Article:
While most media outlets are fixated on the possibility that the Alaska Legislature might pass a budget that includes a $5,500 PFD payment for Alaskans, another controversy is brewing over abortion funding language.
Last month, the House sent a bill to the Senate which included binding language that would zero out abortion funding from the state budget, making it clear to Gov. Mike Dunleavy that there are no funds for the state to use to underwrite abortions through Medicaid. This House language was introduced via an amendment by Rep. Christopher Kurka, and it passed on a 21-18 vote.
This language was then stripped out in the Senate version of the budget which was sent back to the House earlier this week.
The Senate Finance Committee was the first to remove the House language explicitly withholding money for abortion. On May 9, when the Senate budget was on the floor for final amendments and approval, Sen. Robb Myers offered an amendment to restore the House’s prohibition on abortion funding.
Myers’ amendment was promptly blocked when pro-abortion Senate Democrat Tom Begich moved to table it, and effectively strike it from the budget. Begich’s effort was supported by five fellow Senate Democrats and four Republicans – Josh Revak, Click Bishop, Bert Stedman and Gary Stevens.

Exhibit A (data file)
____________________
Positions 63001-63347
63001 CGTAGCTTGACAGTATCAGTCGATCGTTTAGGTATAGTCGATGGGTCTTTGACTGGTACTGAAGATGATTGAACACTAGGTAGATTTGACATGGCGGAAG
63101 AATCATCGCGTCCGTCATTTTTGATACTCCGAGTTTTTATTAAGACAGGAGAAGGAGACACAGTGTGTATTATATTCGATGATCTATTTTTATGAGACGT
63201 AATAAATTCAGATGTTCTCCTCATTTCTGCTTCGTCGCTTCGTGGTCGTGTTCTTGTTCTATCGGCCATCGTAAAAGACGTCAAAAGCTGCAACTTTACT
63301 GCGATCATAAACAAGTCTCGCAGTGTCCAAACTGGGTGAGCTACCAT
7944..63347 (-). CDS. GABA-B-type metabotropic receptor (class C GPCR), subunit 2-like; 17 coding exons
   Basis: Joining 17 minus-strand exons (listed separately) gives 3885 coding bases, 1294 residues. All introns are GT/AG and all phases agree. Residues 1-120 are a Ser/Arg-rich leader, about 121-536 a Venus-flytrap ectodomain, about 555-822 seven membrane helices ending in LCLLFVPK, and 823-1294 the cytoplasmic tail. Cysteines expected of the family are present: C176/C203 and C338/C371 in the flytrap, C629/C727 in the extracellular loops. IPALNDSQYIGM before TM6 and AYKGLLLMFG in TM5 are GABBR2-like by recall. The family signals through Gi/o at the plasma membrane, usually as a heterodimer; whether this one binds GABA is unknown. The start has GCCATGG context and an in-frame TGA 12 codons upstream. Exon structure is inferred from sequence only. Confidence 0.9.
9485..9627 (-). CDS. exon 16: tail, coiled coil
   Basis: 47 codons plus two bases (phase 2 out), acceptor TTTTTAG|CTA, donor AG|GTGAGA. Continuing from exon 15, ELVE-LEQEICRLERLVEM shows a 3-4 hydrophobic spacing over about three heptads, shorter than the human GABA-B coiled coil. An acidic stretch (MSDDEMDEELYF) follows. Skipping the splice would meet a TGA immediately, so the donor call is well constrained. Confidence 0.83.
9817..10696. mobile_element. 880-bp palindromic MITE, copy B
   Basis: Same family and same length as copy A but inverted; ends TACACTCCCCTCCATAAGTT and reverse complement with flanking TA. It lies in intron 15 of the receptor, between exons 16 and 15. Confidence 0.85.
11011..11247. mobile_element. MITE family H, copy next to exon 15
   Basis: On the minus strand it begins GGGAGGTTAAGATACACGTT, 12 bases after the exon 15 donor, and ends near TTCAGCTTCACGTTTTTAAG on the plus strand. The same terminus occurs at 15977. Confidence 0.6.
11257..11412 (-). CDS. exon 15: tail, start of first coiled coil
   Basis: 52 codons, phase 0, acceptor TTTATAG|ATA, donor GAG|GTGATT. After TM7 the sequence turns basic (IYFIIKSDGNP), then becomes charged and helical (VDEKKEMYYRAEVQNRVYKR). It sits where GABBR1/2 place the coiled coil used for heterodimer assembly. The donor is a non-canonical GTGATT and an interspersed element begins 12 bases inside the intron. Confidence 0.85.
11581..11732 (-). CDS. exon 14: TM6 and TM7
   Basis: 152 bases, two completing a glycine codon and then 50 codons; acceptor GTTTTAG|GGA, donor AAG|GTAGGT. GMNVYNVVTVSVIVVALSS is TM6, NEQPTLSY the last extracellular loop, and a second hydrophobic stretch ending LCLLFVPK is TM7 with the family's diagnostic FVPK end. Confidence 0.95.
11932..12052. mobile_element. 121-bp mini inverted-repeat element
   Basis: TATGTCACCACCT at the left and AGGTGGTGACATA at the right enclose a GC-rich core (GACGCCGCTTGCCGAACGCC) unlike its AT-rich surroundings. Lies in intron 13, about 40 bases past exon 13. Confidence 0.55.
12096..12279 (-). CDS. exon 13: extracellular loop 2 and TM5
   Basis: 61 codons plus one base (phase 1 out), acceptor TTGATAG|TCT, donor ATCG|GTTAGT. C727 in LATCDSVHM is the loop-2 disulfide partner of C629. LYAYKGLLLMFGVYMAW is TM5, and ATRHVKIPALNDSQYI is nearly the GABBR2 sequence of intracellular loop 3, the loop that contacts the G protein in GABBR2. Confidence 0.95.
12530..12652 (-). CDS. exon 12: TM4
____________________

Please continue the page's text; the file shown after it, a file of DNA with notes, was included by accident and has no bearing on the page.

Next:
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The eight Republican senators who voted against tabling Myers’ amendment included: Mia Costello, Roger Holland, Shelley Hughes, Peter Micciche, Robert Myers, Lora Reinbold, Mike Shower and David Wilson. Excused from the vote was Republican Natasha von Imhof. Pro-life Democrat Donny Olson was absent from the vote.
Without the needed votes to block the table, Senators were unable to vote on Myers’ amendment and the budget was ultimately sent back to the House for concurrence without a prohibition on abortion funding.
Unless the Conference Committee (where the House and Senate finalize any differences in their budges) includes pro-life senators willing to reinsert the House language against abortion funding, the final budget will still allow Gov. Mike Dunleavy’s administration to fund abortions through the Alaska Medicaid program. Dunleavy has publicly stated that he opposes public funding of abortion, but since the Alaska Supreme Court has ordered him to do so, his administration chosen to comply.
As of this writing, members of the conference committees for both the Senate and House have not yet been appointed. These appointees will be made by the presiding officers of each chamber – Senate President Peter Micciche and Speaker of the House Louise Stutes. Typically, these presiding officers appoint the Finance Committee co-chairs and one member of the minority who has a seat on the Finance Committee from each body. There is no requirement for this, however, and the presiding officers could appoint any two majority members and any one minority member they deem best qualified.
If Micciche sticks to the nonbinding tradition and taps the Senate Finance Committee co-chairs for the Conference Committee, that would mean Sen. Click Bishop and Sen. Bert Stedman would be chosen, along with one Senate minority member. Since both Bishop and Stedman voted against the House’s abortion prohibition, it is unlikely that they would demand for it to be reinserted during negotiations with the House.
— Click here to contact Sen. President Peter Micciche.
— Click here to contact members of the Alaska Senate.